Curt Wechsler, The World Can't Wait: April 2017 Archives

Progressive Radio host Steve Lendman asks why any sensible UC Berkeley law student would choose classes taught by Torture Professor John Yoo, whose infamous Bush/Cheney administration memos "claimed legal justification for what international law categorically prohibits at all times, under all circumstances, with no allowed exceptions." 

As deputy assistant attorney general, Yoo sanctioned executive power to:

Last week, the professor defended the ultimate war crime, "the act of aggression with or without a declaration of war, on the territory, vessels or aircraft of another State." 

WCW_Syria_Eng_StillWrong_C.jpg"In his torture memos, John Yoo, a lawyer for the Bush administration, notoriously asserted the authority of the commander in chief to violate statutory commands -- only to see Presidents Bush and Obama repudiate his extreme assertions. But the present case [President Trump's airstrike on Syria] is even more serious," says NY Times op-ed contributor Bruce Ackerman. The U.S. Congress provides shaky agency for moral righteousness: a bipartisan majority supports reprisal against Syria's President Assad absent evidence or due process.

Did we learn anything from the Iraq war? 

"If the commander in chief may unilaterally begin new wars against new enemies whenever he wants, the resulting carnage can mount into the millions," adds Ackerman.
"The delusion that holds that U.S. presidents have the power to make laws," writes author, activist, journalist, and radio host David Swanson, "whether closing transgender bathrooms, banning Muslim immigrants, or criminalizing torture, has reached its apex with the collective fantasy that Obama banned and Trump unbanned torture...

"In recent decades we've moved from presidents issuing 'executive orders' and calling them laws, to presidents rewriting laws that they are signing with 'signing statements', to presidents secretly creating laws (and signing statements) in hidden memos, to presidents secretly or publicly tossing out their choice of the presidential 'laws' created by their predecessors, all the way to presidents just making laws by announcing them on television or Twitter."

Can the president write his own laws and procedures? "It is a fairly common rhetorical flourish for presidential candidates to say something like 'when elected, I will repeal' a law," notes American legal journalist Lyle Denniston. "But they can't... the process for repealing a law has to begin in Congress."

"In a matter of weeks, the International Criminal Court (ICC) is expected to open a full-fledged investigation into the 'war crimes of torture and related ill-treatment, by United States military forces deployed to Afghanistan and in secret detention facilities operated by the Central Intelligence Agency,' " submits Loyola Law School International Human Rights Clinic director Mary H. Hansel to the Wisconsin Law Review. The author invokes the principle of complementarity (all states have a duty to prosecute or extradite suspected perpetrators of international crimes when the state of the alleged perpetrator fails to exercise jurisdiction) to prescribe legal proceedings against government lawyers who authorized the use of 'enhanced interrogation' techniques amounting to torture.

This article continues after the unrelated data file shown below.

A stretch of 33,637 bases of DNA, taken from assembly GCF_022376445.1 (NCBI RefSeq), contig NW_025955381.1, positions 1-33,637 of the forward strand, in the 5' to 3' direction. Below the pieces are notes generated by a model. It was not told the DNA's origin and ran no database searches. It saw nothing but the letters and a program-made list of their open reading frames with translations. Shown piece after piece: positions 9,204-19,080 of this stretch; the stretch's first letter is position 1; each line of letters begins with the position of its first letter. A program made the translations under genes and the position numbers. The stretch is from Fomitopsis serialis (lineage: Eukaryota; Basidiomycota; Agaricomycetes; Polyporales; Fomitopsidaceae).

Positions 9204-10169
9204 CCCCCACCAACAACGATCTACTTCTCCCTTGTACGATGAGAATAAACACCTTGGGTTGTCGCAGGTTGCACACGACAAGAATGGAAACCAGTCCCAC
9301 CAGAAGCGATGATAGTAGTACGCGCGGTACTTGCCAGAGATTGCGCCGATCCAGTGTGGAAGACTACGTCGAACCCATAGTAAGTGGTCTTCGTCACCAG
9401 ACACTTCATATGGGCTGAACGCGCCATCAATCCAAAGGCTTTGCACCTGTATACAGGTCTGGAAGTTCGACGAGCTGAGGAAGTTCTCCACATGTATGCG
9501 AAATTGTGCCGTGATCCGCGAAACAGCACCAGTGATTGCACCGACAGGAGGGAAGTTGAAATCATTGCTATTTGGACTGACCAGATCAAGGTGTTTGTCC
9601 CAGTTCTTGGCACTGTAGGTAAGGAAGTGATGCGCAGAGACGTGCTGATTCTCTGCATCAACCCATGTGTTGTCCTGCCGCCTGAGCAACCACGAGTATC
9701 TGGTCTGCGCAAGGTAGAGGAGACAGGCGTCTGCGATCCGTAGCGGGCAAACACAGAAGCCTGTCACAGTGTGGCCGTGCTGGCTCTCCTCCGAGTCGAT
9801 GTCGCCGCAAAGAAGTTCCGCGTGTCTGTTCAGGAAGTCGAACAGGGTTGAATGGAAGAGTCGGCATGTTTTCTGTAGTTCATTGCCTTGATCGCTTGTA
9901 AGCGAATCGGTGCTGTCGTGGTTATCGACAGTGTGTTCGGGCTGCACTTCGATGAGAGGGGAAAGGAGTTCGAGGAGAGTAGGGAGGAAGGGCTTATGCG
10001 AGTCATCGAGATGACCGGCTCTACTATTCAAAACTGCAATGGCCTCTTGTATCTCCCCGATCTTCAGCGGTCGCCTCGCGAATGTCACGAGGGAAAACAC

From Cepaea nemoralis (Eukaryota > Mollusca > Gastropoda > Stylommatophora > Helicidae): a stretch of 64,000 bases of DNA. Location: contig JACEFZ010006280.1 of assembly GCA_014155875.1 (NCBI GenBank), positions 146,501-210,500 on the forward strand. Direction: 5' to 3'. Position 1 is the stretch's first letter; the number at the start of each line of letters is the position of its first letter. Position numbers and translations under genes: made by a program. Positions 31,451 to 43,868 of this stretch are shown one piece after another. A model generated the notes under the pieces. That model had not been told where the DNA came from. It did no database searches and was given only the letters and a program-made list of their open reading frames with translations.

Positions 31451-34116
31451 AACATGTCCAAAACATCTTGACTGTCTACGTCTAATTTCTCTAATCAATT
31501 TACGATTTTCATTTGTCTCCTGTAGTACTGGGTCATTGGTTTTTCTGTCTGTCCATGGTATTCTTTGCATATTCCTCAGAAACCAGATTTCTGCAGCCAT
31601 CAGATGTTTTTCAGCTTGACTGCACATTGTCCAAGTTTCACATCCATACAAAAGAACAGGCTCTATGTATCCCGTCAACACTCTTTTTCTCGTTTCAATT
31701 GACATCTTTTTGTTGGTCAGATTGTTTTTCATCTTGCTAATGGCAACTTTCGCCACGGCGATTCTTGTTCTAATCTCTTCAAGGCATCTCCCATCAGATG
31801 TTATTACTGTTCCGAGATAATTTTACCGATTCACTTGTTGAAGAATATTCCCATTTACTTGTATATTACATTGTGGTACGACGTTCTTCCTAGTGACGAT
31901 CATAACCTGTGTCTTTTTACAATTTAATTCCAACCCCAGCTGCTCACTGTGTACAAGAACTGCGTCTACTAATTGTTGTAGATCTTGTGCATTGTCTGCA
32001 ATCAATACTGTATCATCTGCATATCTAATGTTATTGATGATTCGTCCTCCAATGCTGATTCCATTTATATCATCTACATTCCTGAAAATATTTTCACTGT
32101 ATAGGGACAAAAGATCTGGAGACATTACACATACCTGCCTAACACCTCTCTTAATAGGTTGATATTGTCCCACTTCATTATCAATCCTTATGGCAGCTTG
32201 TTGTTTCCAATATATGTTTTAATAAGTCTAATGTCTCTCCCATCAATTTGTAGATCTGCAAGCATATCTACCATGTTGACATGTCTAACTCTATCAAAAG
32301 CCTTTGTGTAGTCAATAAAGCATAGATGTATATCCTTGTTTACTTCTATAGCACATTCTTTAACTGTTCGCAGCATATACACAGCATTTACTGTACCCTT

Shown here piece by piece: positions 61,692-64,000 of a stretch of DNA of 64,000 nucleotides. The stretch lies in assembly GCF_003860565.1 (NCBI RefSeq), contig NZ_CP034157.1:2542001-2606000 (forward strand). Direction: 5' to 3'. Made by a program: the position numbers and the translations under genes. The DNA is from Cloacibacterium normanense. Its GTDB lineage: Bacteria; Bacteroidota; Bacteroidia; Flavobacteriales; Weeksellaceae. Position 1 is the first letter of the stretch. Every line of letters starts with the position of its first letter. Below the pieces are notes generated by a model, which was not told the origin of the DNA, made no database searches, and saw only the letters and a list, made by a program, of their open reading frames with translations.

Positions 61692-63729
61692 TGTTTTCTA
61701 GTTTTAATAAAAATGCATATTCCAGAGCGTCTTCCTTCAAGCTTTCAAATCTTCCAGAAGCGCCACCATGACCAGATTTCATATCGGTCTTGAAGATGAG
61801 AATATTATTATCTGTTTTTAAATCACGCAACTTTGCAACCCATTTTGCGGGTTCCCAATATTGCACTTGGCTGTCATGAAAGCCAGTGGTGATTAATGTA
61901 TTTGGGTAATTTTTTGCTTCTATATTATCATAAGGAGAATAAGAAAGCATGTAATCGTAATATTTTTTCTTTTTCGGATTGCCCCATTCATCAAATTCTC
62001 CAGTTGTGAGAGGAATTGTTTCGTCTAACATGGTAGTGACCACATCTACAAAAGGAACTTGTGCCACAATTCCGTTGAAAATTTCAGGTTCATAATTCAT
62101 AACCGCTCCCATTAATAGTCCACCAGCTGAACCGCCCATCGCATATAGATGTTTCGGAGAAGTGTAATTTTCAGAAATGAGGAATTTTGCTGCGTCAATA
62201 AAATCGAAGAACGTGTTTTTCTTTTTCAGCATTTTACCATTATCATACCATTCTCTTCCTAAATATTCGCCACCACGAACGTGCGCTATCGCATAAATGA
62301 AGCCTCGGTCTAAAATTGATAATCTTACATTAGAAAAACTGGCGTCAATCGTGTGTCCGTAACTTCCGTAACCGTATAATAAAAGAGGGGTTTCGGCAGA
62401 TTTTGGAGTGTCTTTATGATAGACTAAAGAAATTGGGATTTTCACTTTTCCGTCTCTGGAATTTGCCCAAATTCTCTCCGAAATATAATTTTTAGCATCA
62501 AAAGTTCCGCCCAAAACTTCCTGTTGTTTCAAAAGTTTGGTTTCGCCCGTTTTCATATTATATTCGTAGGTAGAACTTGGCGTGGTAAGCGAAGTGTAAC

"Contrary to popular belief," says Hansel, "there is nothing about functioning in a legal capacity that immunizes lawyers from prosecution for their participation in crimes." Former Office of Legal Counsel John Yoo, attorney general Alberto Gonzales, undersecretary of Defense for Policy Douglas Feith, general counsel for the Department of Defense William Haynes II, Dick Cheney's chief of staff David Addington, and now-judge of the Ninth Circuit Court of Appeals Jay Bybee were all involved in the drafting of torture memos that facilitated war crimes of torture, cruel treatment and rape.   

In an ICC report dated November 14, 2016 chief prosecutor Fatou Bensouda found "these alleged crimes were not the abuses of a few isolated individuals." The report stated that the U.S. Army soldiers subjected at least 61 detainees to torture practices, and CIA officers did so to at least 27 detainees, mostly between May, 2003 and December, 2004, but continued after that date.

Time will tell if the ICC pursues charges, adds Hansel. "Meanwhile, members of the Trump Administration, including newly-confirmed attorney general Jeff Sessions, have indicated that they deem torture a viable option in the treatment of detained terrorist suspects.

"Indeed, the provision of legal cover for torture by government attorneys may be a recurrent problem in years to come."

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